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If you or someone you know is experiencing a mental or behavioral health crisis, free help is immediately available.
The 988 Suicide and Crisis Lifeline is available 24 hours per day, 7 days per week, via phone, text and online chat, offering people compassionate care and support from trained crisis counselors for individuals, families or their loved ones. One does not have to be suicidal to call 988 but can reach out when experiencing any behavioral health crisis. 988 call services are available in English and Spanish, along with interpretation services in more than 150 languages. Texting 988 and online chat are currently available only in English. Veterans and military service members can call 988 and press “1” to connect with the Veterans Crisis Line.
"Delirium is a sudden change in your alertness and thinking. People with delirium typically become confused and have trouble paying attention."
Healthline's Chitra Badii continues, "Delirium is an abrupt change to your mental state. It makes it difficult to think, remember, focus, and more. Some people with delirium become drowsy and quiet, while others can become agitated."
Badii expands her article to cover:
Prevent foodborne illness during emergencies and disasters.
Check out these Resource Materials from USDA's Food and Nutrition Service.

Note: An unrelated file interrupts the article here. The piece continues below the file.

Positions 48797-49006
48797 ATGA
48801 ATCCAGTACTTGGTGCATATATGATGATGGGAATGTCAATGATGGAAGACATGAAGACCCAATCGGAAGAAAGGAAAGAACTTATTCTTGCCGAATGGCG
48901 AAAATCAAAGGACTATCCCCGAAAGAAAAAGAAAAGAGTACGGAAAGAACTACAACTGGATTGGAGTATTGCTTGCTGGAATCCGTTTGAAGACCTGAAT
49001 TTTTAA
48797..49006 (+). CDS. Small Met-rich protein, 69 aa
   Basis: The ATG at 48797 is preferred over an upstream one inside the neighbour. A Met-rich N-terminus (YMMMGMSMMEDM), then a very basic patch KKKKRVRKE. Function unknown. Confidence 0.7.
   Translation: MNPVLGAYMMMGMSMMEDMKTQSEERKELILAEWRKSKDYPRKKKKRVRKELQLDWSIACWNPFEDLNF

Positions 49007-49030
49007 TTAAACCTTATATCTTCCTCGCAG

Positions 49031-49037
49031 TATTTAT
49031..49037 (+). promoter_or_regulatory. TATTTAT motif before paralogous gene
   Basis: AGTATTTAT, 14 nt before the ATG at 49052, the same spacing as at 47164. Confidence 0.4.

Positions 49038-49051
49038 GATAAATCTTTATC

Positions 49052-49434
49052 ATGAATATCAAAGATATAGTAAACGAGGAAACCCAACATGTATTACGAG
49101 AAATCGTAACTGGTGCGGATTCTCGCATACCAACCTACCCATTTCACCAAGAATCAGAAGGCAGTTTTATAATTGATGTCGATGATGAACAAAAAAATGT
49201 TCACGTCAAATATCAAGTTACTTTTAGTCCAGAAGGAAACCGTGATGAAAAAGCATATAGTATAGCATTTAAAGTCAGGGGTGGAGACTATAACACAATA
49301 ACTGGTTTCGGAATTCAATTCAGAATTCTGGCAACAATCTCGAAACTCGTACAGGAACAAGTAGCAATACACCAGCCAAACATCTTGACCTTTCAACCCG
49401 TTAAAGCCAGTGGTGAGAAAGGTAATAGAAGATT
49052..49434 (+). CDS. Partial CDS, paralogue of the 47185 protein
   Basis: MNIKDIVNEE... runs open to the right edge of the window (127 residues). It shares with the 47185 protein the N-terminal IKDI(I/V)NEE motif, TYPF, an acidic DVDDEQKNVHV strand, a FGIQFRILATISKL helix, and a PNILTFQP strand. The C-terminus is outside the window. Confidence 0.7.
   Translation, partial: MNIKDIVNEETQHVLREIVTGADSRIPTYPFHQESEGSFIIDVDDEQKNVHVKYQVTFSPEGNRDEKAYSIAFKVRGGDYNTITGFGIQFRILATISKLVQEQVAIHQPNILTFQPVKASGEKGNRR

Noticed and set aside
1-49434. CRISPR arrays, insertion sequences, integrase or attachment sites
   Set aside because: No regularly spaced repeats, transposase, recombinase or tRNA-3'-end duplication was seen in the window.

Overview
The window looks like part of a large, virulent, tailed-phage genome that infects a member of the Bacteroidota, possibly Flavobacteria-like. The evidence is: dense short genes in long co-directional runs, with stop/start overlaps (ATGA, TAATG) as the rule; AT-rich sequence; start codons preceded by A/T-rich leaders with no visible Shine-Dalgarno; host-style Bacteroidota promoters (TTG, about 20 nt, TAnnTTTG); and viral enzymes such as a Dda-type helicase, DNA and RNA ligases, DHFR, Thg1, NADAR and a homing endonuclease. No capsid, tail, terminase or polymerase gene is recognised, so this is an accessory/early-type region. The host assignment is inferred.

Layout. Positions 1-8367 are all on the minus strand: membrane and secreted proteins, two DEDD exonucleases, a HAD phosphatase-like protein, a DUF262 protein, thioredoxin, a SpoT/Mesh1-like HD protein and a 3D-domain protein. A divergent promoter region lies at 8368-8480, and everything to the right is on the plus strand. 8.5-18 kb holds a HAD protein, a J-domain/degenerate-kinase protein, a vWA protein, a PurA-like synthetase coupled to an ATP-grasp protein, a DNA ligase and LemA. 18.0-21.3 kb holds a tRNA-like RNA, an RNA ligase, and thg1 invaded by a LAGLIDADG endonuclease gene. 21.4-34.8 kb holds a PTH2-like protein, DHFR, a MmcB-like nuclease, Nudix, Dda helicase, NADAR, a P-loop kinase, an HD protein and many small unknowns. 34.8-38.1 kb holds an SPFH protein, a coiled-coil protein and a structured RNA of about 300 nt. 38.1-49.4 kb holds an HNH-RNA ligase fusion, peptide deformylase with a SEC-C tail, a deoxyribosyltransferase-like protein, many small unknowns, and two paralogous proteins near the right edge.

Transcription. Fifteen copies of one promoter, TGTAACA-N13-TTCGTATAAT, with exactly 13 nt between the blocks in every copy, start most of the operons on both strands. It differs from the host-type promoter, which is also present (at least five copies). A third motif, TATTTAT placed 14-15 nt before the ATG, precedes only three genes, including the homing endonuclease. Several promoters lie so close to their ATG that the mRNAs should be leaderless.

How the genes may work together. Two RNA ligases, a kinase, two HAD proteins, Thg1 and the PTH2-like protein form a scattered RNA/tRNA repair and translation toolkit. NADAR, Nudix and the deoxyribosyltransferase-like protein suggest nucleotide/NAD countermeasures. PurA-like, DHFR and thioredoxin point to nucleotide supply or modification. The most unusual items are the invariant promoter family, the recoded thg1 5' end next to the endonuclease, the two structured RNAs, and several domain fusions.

Any pharmacy in Oregon can make an emergency prescription refill for a person who had to leave an area affected by a declared disaster.
Smoke levels can change rapidly depending on weather. Check current conditions on the Oregon Smoke Information Blog (oregonsmoke.org).
Remember that cloth, dust and surgical masks do NOT protect from the harmful particles in smoke.
N95 or P100 respirators approved by NIOSH may offer protection, but they must be properly fitted and worn. They won’t work for everyone, especially children.
Here's how you can protect yourself and your family when smoke levels are high:
For many people in Oregon, dealing with the wildfires has been especially difficult.
For those directly affected by the fires and evacuations, these traumatic events can bring feelings of stress, anxiety, grief, worry and anger. Even those who were not directly affected by fires and evacuations this year but have experienced them in the past may feel these emotions again. Seeing news reports or images of current fires or hearing about fires affecting loved ones can drive feelings like anxiety and stress.
Click the number below to be connected with the Safe + Strong Helpline; someone to talk to or find mental health resources.
Whether in a medical professional setting or personal homes, Caregivers are caring and caring takes energy, wisdom and compassion. This Caregiver Blog is here to give you insight, encouragement and tools, not just to give care but to survive and thrive while doing it.